More About But Not Forgotten
Following are memories about people that touched my life and are now sadly gone…
Over the years I introduced my mother to many celebrities I worked with or was friends with. None of them overly impressed her until one day I casually ended our phone call with, “I’ve got to run. I’m meeting Tad for lunch.” My mother inquired, “Tad who?” I answered without a glimmer of expectation for an eruption, “Mosel.” My mother screamed, “Tad Mosel! The Tad Mosel?” I’d forgotten that during the nineteen fifties, my parents were fanatical devotees of live television dramas, Playhouse 90, Studio One, “Tad Mosel’s plays were absolutely the best! I can’t believe you’re friends with Tad Mosel!” Indeed I had been for quite some time, Tad serving as an older, wiser advisor and mentor as I bounced many problems off him, both personal and professional. Tad never expressed any curiosity about my Hollywood scriptwriting career, however, when I began writing stage plays he took a keen interest, generously offering to read them and offer comments. I was honored having Tad Mosel in my corner, getting literary attention from a recipient of the Pulitzer Prize for Drama. For my first three plays I never received more than luke warm, but polite, reactions from Tad. However, my fourth play, a full-length drama titled “And Then,” Tad heaped such lavish praise that I continue to this day rereading what he said, “Monumental. God on stage. The most devastating end of a play I’ve read since Long Day’s Journey Into Night. It’s what we strive for as writers but rarely achieve.” While I received many awards throughout my professional writing career, the comments from the great Tad Mosel remain my own treasured Pulitzer Prize.
It makes me dizzy just writing about this man. From the moment I met George Furth, backstage at the Broadway opening of his and Stephen Sondheim’s musical “Merrily We Roll Along,” my life became a whirlwind of five a.m. phone calls, invitations to dinner parties with legendary Broadway stars, requests to read and help re-write whatever he was working on at the time, loud, long dinners with George’s partner Demmy Tambakos, louder, longer lunches with his mother in Pasedena, crazy-fast car trips to restaurants, merciless critiques of women I dated, non-stop suggestions about how I should relive my life, phone messages telling me that “Steve loved your idea about Act Two,” though never mentioning my name to maestro Sondheim, renting me his house in the Hollywood Hills for a year then announcing with no warning that he was moving back in, insisting that I had the wrong agent, the wrong parents, but the right talent and the right insight to trust me with the task of reading and writing a report on the script he cowrote with Mr. Sondhein for their upcoming Broadway production of “Getting Away With Murder.” Surprisingly, I found structural problems with the play from page one, wrote it in my report, only to be savagely, brutally eviscerated by George, the last time we ever spoke. Was I the only one that thought the play had problems? Clearly not. Months later, even critics rooting for everything, anything Sondheim, thought little of the play, leading to an early closing. A year passed without so much as a word from George Furth, and vice versa. One day I received in the mail a thick manilla envelope with a note from George telling me that he just finished writing a new play and fashioned the character of Tom after me, a manuscript I never read, that still sits in its unopened manilla envelope, stashed in a box in storage. Oh, it makes me dizzy just imagining what George Furth wrote about that character Tom.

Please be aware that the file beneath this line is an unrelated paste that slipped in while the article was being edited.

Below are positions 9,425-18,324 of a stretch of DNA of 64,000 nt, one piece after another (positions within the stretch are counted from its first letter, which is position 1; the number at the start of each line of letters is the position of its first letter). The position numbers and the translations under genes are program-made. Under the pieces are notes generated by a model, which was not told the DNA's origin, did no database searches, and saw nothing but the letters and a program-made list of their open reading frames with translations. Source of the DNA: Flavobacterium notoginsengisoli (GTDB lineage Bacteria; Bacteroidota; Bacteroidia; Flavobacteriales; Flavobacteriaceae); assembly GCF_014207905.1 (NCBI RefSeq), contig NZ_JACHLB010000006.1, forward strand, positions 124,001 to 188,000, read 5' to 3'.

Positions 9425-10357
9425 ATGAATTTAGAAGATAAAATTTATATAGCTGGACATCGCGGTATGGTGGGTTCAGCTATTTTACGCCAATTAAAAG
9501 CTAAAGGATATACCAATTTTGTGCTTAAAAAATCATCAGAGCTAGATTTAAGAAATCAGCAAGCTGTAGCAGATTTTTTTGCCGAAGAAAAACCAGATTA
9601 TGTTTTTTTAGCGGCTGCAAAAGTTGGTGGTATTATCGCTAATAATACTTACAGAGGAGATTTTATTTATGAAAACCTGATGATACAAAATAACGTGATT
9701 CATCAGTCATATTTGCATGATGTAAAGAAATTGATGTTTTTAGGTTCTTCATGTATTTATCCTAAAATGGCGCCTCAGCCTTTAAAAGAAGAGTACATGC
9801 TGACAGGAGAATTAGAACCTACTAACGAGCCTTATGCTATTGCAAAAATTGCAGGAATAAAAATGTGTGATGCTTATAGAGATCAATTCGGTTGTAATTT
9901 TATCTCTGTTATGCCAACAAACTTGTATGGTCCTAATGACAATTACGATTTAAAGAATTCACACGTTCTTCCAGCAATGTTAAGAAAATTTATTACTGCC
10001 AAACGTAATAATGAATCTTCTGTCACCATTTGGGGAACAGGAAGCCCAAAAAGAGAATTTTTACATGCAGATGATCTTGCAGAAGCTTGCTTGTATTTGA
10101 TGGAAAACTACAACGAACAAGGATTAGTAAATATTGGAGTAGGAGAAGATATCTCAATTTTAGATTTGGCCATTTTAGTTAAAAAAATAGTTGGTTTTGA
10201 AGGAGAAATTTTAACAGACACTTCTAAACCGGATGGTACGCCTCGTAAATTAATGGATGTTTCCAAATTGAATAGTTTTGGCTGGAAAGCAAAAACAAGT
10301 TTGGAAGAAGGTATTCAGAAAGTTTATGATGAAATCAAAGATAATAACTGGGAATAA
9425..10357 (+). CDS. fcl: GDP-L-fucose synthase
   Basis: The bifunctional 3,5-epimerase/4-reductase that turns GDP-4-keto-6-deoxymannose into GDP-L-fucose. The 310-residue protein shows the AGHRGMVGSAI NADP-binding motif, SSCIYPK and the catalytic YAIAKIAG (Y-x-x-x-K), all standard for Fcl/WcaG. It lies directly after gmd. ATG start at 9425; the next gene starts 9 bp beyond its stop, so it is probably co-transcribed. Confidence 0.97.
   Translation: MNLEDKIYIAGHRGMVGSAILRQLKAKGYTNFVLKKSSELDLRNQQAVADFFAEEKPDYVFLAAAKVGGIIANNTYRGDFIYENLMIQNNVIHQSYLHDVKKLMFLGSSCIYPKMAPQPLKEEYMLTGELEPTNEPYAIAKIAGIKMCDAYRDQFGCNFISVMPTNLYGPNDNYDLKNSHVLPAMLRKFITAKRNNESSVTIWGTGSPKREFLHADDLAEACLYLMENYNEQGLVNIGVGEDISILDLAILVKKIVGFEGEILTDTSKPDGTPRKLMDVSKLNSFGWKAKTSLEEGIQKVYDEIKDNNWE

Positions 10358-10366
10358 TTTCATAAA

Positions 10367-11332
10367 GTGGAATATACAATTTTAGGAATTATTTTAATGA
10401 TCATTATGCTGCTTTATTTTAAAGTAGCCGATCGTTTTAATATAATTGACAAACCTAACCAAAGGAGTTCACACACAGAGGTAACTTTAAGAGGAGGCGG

For a while way back when I was a blip on his radar screen. I was a Hollywood scriptwriter at the time living in New York, and for whatever reason, Neuwirth invited me to witness some of his latest work, paintings spread out on the floor of a SoHo loft, his singing performance at a Village club, plus several dinners where I spent half the night trying to decipher the hippest language I’d ever heard. My most interesting memory is that while it was common knowledge of Neuwirth’s collaborations/influences on pretty much everyone great, Bob Dylan, Janice Joplin, Kris Kristofferson, Patti Smith, etcetera, etcetera, he never said a word about any of them. Bob Neuwirth was only interested in sharing his art, his ideas, his friendship. I was fairly burned out at the time, having been under contract for many years cranking out script after script and pledging to never write another one. However, I always thought that if ever I was to write a movie about someone it would be Bobby Neuwirth. Someone should. He deserves it.
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